Rediscovering Project Oberon

Way back in the early 1990s, when I was browsing a campus bookstore for the first time in my life, I remember coming across a remarkable book called “Project Oberon – The Design of an Operating System and Compiler” by Niklaus Wirth and Jürg Gutknecht. Just from a little browsing it became clear to me, that this was a true gem among computer textbooks. This book described the design and implementation of an entire operating system, including its implementation programming language, drivers, windowing system, everything!

The only comparable book that I can think of is Andrew S. Tanenbaum’s “Operating Systems: Design and Implementation”, which describes MINIX, another minimalist operating system for educational purposes. The UNIX-like MINIX 1.0 is probably most famous for having served as an inspiration and development platform for Linus Torvalds, while he began working on Linux. MINIX also led to a number of later variants, of which the latest, MINIX 3.0, is being marketed as a full-featured operating system.

But back to my story about Project Oberon… Unfortunately, I did not buy that book when I first saw it. Throughout the following two decades my primary interest wandered away from computer science, and even though I occasionally saw an Oberon related article here or there, I mostly forgot about it. This changed recently, when I stumbled over a free online edition of that very same book that I had first seen so many years ago. While I do not intend to design my own operating system or even just get deeper involved in operating system design in general, the introduction of this online book nevertheless proved to be a very interesting read.

The original Oberon system was designed to prove that operating systems could be made much simpler than its typical contemporaries, while still offering all the features necessary to power a personal workstation. Compatibility with other systems was not a requirement, so its inventors were free to experiment with novel concepts. In fact, they originally did not even stick to some standard hardware, but targeted their in-house designed Ceres workstations instead. Only later on, Oberon was ported to run on most major hardware platforms.

Oberon’s original user interface was a tiled window manager. Objects shown in any window, be they text or graphics, can be clicked, edited, and executed as commands. Under the hood, Oberon does not subdivide applications into distinct programs, but rather into different objects belonging to different modules. If I understand things correctly, there is not much protection of these objects from each other. Although the tasking model used is cooperative, not preemptive. This requires application code to be well behaved, at least to the point where it cannot easily crash the system.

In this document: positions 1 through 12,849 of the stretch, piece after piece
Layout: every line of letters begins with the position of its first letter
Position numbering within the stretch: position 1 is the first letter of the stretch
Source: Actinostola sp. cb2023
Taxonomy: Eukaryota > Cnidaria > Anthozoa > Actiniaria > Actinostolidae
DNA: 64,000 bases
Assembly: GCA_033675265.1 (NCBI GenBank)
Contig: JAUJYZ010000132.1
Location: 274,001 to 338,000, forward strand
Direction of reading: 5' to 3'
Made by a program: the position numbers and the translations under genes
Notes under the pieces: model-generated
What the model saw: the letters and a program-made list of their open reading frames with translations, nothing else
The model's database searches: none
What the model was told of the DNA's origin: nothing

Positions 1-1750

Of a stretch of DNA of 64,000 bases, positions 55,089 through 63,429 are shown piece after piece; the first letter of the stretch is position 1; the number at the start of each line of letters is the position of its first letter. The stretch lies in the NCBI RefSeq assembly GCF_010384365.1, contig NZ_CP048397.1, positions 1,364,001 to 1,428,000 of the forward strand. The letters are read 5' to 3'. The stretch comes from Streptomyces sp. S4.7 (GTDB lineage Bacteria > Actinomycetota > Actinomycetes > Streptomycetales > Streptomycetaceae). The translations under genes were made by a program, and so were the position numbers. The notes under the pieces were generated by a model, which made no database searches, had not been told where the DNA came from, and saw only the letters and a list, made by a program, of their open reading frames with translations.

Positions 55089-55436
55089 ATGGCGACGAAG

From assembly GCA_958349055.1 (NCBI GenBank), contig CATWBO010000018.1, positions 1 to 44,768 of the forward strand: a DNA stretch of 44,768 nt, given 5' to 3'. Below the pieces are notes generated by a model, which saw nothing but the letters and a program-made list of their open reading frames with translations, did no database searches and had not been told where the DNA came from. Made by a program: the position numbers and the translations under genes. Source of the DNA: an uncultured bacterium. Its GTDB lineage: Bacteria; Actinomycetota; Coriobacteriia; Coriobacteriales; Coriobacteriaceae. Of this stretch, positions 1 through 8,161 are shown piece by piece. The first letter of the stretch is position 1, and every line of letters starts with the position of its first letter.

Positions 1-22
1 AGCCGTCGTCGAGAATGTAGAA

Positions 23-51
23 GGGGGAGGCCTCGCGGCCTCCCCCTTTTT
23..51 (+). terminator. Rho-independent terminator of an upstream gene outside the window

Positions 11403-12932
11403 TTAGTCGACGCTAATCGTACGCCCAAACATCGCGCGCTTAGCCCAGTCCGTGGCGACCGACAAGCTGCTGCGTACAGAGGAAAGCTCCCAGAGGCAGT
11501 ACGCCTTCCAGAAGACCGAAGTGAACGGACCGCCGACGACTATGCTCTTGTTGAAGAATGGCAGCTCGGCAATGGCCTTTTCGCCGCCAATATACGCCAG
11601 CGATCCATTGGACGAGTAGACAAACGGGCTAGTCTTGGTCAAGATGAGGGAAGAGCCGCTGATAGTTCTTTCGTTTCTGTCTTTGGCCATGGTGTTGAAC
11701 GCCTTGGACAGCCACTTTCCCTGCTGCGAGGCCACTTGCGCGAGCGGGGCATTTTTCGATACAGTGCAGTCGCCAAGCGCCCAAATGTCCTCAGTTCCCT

Reliable operation of the Oberon system requires that only “safe” application code would be executed. To ensure this, all programs – pardon, modules – to be executed on the Oberon system, should be written in the Oberon programming language. This language, which was developed in parallel to the Oberon system, was specifically designed to be small and “safe”. It achieves the latter through strong, static type checking, and such features as array bounds checking and garbage collection.

Developing a system language alongside an operating system seems to needlessly complicate the problem, but it is not an all that unusual approach. After all, this same approach was applied earlier during the development of the UNIX operating system, leading to the extremely successful C programming language. What’s special about Oberon is that the language is required (or at least very strongly encouraged) for any software to be developed for the Oberon system.

The Oberon language is a classic “Wirth Language”, with strong similarities to its predecessor Modula-2, which again is quite similar to Pascal. There exist some Oberon compilers for other operating systems, which led to the Oberon language being somewhat more successful than the Oberon system.